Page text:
Pop culture obsessives writing for the pop culture obsessed.
Pop culture obsessives writing for the pop culture obsessed.

The key to securing a PG-13 rating is ensuring that no one looks like they're enjoying anything

Movie studios have long understood that PG-13 is the ideal rating for maximizing the number of butts in seats. But what if, as a filmmaker, your art requires you to maximize the number of butts on-screen? This video from Slate looks at how films do their best to include as much of the good shit (cursing, violence, sex/nudity, drug use, and, coolest of all, smoking) as possible, without getting bumped up to an R. As it turns out, there’s usually a way to get what you want in there, and ratings are often based more on intent than content.


Perhaps the most well-known ratings rule regards the usage of “fuck”: every PG-13 movie gets one “non-sexual fuck” to play with. So, Ron Burgundy can say “Go fuck yourself San Diego,” but he mustn’t encourage anyone in San Diego specifically to fuck. There are, however, exceptions to the rule, such as in PG-13-rated The Martian, where Matt Damon is afforded multiple fucks, seemingly on account of them being more wholesome, science-based fucks.

With sex, the MPAA mostly seems to want filmmakers not to get all horny about it. Show two people having sex if you must, but linger too long on the face of someone enjoying said sex, and you’ve popped, among other things, yourself on up to an R. Some LGBTQ advocates claim that gender is also a consideration, and that if said sex-havers are of the same sex the MPAA is likely to rule more harshly. With regards to nudity, it’s more likely to make it into a PG-13 film if it’s not sexual nudity. That is, you can see a breast, or you can see sex, but you most likely cannot see both simultaneously. It is therefore up to the viewer to imagine what that breast might look like having sex.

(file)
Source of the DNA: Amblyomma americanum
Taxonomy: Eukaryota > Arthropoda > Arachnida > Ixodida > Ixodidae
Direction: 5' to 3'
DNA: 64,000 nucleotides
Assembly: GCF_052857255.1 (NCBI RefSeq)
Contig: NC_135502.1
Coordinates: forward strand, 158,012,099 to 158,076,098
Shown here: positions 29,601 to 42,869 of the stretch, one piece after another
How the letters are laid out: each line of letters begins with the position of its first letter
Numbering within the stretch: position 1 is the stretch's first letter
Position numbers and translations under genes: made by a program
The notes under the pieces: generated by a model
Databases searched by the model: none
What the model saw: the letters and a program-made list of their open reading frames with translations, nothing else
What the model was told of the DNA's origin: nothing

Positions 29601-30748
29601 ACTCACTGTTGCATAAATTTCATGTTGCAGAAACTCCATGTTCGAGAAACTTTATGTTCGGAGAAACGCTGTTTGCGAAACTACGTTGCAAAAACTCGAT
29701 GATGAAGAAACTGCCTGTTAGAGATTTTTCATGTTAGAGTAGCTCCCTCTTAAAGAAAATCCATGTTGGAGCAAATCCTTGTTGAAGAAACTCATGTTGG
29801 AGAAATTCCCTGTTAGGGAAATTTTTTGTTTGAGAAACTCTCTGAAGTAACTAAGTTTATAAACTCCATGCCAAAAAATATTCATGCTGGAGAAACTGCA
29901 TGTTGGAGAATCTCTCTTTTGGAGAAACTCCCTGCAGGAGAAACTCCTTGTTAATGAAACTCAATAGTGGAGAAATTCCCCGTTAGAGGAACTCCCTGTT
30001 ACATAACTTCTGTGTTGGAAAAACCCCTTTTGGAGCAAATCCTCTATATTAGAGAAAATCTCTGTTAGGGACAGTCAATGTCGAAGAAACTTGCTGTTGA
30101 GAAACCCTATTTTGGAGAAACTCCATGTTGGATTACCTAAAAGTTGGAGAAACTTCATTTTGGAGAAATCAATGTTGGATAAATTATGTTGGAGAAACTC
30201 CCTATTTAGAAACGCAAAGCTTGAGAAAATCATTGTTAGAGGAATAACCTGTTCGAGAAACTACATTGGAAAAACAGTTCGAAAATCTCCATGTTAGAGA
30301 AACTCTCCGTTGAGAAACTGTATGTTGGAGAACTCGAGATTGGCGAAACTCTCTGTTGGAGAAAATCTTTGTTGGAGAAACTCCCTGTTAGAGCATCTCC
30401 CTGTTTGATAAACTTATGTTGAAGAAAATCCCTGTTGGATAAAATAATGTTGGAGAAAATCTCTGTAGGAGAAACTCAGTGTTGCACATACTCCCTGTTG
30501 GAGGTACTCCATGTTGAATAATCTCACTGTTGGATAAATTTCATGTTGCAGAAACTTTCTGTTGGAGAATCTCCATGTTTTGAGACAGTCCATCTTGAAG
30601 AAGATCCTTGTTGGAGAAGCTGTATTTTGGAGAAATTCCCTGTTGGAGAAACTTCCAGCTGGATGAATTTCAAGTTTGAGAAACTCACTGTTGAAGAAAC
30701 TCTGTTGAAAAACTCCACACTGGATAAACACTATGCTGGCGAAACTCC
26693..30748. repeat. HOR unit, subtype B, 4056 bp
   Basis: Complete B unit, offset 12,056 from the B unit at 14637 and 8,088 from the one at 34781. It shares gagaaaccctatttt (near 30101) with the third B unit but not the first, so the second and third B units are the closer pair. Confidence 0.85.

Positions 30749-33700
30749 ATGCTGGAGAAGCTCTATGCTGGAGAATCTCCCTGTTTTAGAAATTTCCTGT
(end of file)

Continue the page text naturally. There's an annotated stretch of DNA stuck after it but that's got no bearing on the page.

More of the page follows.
Slate’s video also gets into smoking and drug use, which follow similar rules. Again, it’s often not what you show but how: make these activities look cool or provide a visual guide for how to do them, and an R rating is much more likely. The MPAA also gives more leeway to historical smoking, versus lighting up in the modern day.

Finally, there’s violence. Here the line seems to be the least clear and most half-assed. The Expendables 3 gets away with a PG-13 rating by using darker, supposedly less visceral blood than a movie like Kill Bill. Audio can also be a tool to mitigate violence, with The Hunger Games removing sound from its most violent battle royale scenes to maintain a PG-13 rating. Unsurprisingly, one can rack up a whole lot more bodies than boobs before being bumped to an R.

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Contributor, The A.V. Club.